Are libraries on their way out? When I attended a memorial service months ago, I started wondering and thinking about my nerdy relationship with libraries and their caregivers. The memorial service was for Mrs. Havenhill who was the librarian at my high school. Yes, I guess my favorite classroom ‘teacher’ was the librarian.
Reagan County High School’s library was then located at the end of a long linoleum-floored hall. When classes quietened after the bell, you could hear Mrs. Havenhill rhythmically walk the hall in her spiky high heels. Reagan County was a 200 student, four-grade high school in the heart of Texas’s boom and bust country.
Mrs. Havenhill was also the newspaper sponsor. One year I edited the mimeographed school paper which amounted to a recitation of facts everyone already knew: who won what and when and where, stories populated by the same names over and over. All-district teams, fat stock show placers, and band contest news filled The Owl’s Hoot. Plus a healthy gossip page, which I learned later was decidedly not real journalism. (Whatever ever happened to the idea that gossip, even when true, isn’t journalism?)
Mrs. Havenhill knew there was more out there in Texas high school journalism land, so she sent the staff to summer workshops at Trinity University where I learned just enough to be a self-important Jimmy Olsen junior journalist. And I was hooked enough to choose journalism as my college major.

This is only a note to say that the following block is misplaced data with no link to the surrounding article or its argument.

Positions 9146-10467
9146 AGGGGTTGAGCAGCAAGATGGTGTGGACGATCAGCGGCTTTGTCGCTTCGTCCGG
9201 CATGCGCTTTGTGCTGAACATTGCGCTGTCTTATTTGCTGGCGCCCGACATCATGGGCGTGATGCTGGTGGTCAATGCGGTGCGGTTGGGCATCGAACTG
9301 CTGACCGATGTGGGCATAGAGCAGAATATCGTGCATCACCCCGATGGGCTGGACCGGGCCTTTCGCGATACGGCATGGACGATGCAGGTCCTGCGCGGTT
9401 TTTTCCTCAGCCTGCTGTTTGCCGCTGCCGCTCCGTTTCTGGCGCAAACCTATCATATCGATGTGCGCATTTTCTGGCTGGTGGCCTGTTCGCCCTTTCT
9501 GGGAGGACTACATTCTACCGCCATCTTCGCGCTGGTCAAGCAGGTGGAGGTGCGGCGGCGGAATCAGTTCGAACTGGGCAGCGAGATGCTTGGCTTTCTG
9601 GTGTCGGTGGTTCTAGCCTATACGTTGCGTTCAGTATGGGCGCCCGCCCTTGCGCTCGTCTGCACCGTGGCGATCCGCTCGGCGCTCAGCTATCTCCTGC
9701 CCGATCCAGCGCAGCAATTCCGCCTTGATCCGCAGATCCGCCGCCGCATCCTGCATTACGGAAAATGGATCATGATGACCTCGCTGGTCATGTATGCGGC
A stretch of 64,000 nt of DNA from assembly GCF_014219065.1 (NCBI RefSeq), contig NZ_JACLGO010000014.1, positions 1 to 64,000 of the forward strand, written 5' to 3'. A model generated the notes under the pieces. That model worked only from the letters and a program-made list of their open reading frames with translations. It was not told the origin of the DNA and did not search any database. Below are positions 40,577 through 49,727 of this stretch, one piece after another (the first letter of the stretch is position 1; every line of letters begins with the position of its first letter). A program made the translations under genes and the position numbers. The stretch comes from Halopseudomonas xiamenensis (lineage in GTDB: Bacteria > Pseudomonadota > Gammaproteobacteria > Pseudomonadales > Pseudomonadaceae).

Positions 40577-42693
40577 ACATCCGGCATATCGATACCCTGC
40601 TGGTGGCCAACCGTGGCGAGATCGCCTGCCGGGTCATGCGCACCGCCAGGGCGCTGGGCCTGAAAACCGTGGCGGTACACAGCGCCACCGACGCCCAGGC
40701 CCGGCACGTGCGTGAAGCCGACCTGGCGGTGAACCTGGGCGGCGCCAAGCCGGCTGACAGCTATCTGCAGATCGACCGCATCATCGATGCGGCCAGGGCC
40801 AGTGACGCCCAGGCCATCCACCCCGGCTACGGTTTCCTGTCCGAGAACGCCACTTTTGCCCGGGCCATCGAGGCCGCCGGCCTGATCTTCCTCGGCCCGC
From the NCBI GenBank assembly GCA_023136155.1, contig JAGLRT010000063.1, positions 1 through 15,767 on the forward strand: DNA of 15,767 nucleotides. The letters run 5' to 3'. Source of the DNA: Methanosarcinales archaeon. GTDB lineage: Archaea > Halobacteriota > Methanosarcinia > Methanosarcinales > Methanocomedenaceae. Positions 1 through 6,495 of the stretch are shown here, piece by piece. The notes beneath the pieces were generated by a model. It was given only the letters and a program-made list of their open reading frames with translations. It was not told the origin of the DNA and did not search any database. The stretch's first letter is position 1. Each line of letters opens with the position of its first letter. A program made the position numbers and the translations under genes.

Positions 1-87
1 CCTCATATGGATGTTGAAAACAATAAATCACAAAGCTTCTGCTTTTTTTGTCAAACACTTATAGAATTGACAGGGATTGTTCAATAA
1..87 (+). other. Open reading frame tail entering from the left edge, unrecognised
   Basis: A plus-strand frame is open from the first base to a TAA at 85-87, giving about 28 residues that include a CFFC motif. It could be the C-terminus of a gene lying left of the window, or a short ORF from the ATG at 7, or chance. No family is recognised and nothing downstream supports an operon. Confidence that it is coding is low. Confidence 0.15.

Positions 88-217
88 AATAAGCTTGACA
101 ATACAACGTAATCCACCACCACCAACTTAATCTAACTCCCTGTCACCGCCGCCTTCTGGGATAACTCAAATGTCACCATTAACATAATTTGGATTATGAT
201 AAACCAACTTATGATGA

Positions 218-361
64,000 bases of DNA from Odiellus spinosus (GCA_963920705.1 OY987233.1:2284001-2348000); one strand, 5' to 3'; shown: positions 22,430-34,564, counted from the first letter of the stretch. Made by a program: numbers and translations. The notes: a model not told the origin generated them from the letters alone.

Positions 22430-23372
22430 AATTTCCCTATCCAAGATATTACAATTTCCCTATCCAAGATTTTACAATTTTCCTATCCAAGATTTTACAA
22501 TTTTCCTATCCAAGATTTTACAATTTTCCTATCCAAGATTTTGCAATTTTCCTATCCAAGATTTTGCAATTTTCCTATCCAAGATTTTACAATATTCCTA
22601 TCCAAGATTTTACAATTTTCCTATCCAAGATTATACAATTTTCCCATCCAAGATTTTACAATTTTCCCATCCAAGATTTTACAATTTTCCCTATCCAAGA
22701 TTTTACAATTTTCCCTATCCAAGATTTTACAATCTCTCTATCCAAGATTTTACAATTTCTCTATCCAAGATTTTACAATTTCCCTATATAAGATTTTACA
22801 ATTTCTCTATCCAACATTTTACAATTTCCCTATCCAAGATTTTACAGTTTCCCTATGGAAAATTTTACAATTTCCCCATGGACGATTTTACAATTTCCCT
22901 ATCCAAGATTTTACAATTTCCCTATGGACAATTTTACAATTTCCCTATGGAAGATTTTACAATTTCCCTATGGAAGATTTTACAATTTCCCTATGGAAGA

But back to the libraries of an even earlier time when I rode my bicycle to the Reagan County Library, a small one-story structure near the courthouse. As a seventh-grader, I had my first job typing cards for the catalog. That librarian was a yellow-haired woman who kept a snuff can under the desk and a fat orange cat lurking unseen. She wore opaque, flesh-colored stockings rolled up to below her knees and sat with legs splayed, reigning over bygone days of checking out books by signing a card. The card was a penciled record of everyone in town who’d read, or at least checked out the book . No secrets there.
Alpine’s library, where I trekked during summers, was abysmal. Perhaps everyone in Alpine used Sul Ross’s library because the county library was woefully inadequate. No more than books crammed in an old house, it was near the Brewster County courthouse.
This bookworm was happy to get to high school and find the antithesis of the county’s bestockinged librarian in the person of Mrs. Havenhill, tall and slim, always with those shoes. I once asked her to let me check out J. D. Salinger’s Catcher in the Rye. It wasn’t on the shelf because I guess it was one of those books. She reached into a drawer and handed me the book. Neither flinching nor lecturing, and with dark eyes flashing, she said, “you asked for it.”
I didn’t understand Holden Caulfield, but I knew I was supposed to. Adolescent reading a book about another adolescent, right? The problems of a New York teen were universal, but I couldn’t get past the setting of a prep school world. Only as a grad student did I ever learn to appreciate the novel.
For high school graduation, Mrs. Havenhill gave me a copy of Khahil Gibran’s The Prophet. Gibran was an American Lebanese poet who wrote simply of love and life. I’ve lost the book, but those 26 poems were a fine literary gateway between high school and college.
Thank you, Mrs. Havenhill.
Oh, and I’m not at all sure there was a real cat in the county library. That was just gossip.